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For Immediate Release, April 5, 2012

Contact:  Tierra Curry, (928) 522-3681

Endangered Species Act Protection Finalized for Miami Blue Butterfly

MIAMIThe U.S. Fish and Wildlife Service issued a final rule today protecting the Miami blue butterfly under the Endangered Species Act. The tiny, bright-colored butterfly once occurred across coastal South Florida but has disappeared from 99 percent of its range and is now facing extinction. Today’s rule finalizes protections for the rare Florida butterfly and is in accordance with a landmark settlement agreement reached between the Center for Biological Diversity and the Fish and Wildlife Service speeding up protection decisions for 757 species.

“The Miami blue butterfly is on the very brink of extinction, and this finalized protection gives it a real shot at survival and recovery,” said Tierra Curry, a biologist at the Center. “The Endangered Species Act is 99 percent effective at preventing the extinction of the species it covers, so we do have a hope, under the safety net of the Act, of stopping the loss of this beautiful butterfly.”

The world’s total surviving population of Miami blues is estimated by the Service at only a few hundred individuals. During surveys in 2010, fewer than 50 adults were observed; 2011 surveys yielded similar numbers. The Service is funding a study to search remote areas for additional populations, but none have been detected to date. Attempts to reintroduce the butterfly have been unsuccessful.

The Miami blue, whose adults live for just a few days, was believed extinct after Hurricane Andrew in 1992, but in 1999 an amateur lepidopterist discovered a population in Bahia Honda State Park. In 2010 this population was found to have disappeared; the species survives only as scattered individuals in another population in the Marquesas Keys in Key West National Wildlife Refuge. The butterfly has declined severely due to urban sprawl, fire suppression, mosquito-control pesticides, loss of host plants due to iguana herbivory, severe weather events and rising sea levels from climate change. The Miami blue is about one inch long, and females are drab compared to males.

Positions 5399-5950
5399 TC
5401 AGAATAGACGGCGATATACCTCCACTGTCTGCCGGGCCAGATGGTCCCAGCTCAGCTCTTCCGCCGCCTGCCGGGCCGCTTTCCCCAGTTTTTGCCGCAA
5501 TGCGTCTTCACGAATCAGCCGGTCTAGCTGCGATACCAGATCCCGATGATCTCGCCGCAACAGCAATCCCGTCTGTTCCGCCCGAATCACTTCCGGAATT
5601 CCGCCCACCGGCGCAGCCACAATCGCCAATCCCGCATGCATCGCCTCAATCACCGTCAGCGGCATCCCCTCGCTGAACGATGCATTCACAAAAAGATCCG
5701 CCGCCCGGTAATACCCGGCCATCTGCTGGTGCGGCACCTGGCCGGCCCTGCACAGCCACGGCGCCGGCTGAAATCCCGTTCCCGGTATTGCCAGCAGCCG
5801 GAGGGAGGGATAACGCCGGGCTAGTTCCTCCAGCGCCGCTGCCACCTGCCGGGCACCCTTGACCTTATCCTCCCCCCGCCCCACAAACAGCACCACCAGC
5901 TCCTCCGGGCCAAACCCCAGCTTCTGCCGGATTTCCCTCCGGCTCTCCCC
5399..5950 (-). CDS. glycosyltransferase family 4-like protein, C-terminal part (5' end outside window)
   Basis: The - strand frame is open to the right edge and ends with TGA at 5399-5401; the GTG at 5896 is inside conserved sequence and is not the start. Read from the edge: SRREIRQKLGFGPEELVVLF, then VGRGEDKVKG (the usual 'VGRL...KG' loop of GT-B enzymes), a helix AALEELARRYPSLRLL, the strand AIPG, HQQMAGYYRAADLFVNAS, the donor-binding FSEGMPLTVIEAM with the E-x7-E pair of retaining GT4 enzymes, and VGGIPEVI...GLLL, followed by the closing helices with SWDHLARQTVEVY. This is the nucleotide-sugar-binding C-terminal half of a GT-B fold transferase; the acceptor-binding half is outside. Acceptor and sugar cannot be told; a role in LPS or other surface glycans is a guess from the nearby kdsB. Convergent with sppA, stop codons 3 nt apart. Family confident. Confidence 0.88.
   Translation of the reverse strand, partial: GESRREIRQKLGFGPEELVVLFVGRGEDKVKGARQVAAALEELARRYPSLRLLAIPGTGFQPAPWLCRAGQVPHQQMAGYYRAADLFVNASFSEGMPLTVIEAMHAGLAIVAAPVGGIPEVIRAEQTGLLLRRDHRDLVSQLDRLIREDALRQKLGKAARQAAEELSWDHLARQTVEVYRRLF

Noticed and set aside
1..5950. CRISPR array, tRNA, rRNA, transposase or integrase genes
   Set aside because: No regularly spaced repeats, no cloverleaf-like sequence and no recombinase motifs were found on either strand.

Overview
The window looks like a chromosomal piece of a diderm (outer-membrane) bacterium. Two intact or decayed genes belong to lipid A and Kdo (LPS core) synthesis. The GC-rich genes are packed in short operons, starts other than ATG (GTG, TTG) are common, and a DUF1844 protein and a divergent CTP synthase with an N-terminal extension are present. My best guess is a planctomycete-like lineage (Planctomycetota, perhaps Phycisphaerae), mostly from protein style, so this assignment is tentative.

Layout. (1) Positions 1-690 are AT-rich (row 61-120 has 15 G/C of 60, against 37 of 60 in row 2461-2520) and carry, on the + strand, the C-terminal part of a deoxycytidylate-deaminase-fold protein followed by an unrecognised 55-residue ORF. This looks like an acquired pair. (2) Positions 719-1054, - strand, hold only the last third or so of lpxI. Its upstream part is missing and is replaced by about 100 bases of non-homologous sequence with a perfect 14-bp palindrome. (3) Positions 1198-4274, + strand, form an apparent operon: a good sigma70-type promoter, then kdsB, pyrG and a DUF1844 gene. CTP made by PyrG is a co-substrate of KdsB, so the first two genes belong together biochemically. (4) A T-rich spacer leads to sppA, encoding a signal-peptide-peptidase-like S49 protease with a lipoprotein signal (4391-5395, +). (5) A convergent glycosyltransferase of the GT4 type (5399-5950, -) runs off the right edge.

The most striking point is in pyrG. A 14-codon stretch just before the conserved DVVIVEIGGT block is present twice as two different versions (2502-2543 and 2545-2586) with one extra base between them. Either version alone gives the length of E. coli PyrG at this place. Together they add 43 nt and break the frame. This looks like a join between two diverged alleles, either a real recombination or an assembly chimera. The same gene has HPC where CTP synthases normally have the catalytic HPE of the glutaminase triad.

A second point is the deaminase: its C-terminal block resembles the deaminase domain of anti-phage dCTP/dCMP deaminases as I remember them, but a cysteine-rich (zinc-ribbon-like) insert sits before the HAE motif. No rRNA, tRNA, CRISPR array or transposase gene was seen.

The Miami blue was first made a candidate for protection in 1984; the North American Butterfly Association sought emergency protection for the butterfly in 1999; then the Center filed a notice of intent to sue the Service in 2005 for failing to protect the butterfly followed by another petition seeking emergency protection for the Miami blue in January 2011. In August 2011 the Service enacted emergency protections for the butterfly.

The Service today also finalized Endangered Species Act protection for the cassius blue, ceraunus blue and nickerbean blue butterflies, three species found in the same habitat as the Miami blue, because of their similarity in appearance to the Miami blue.

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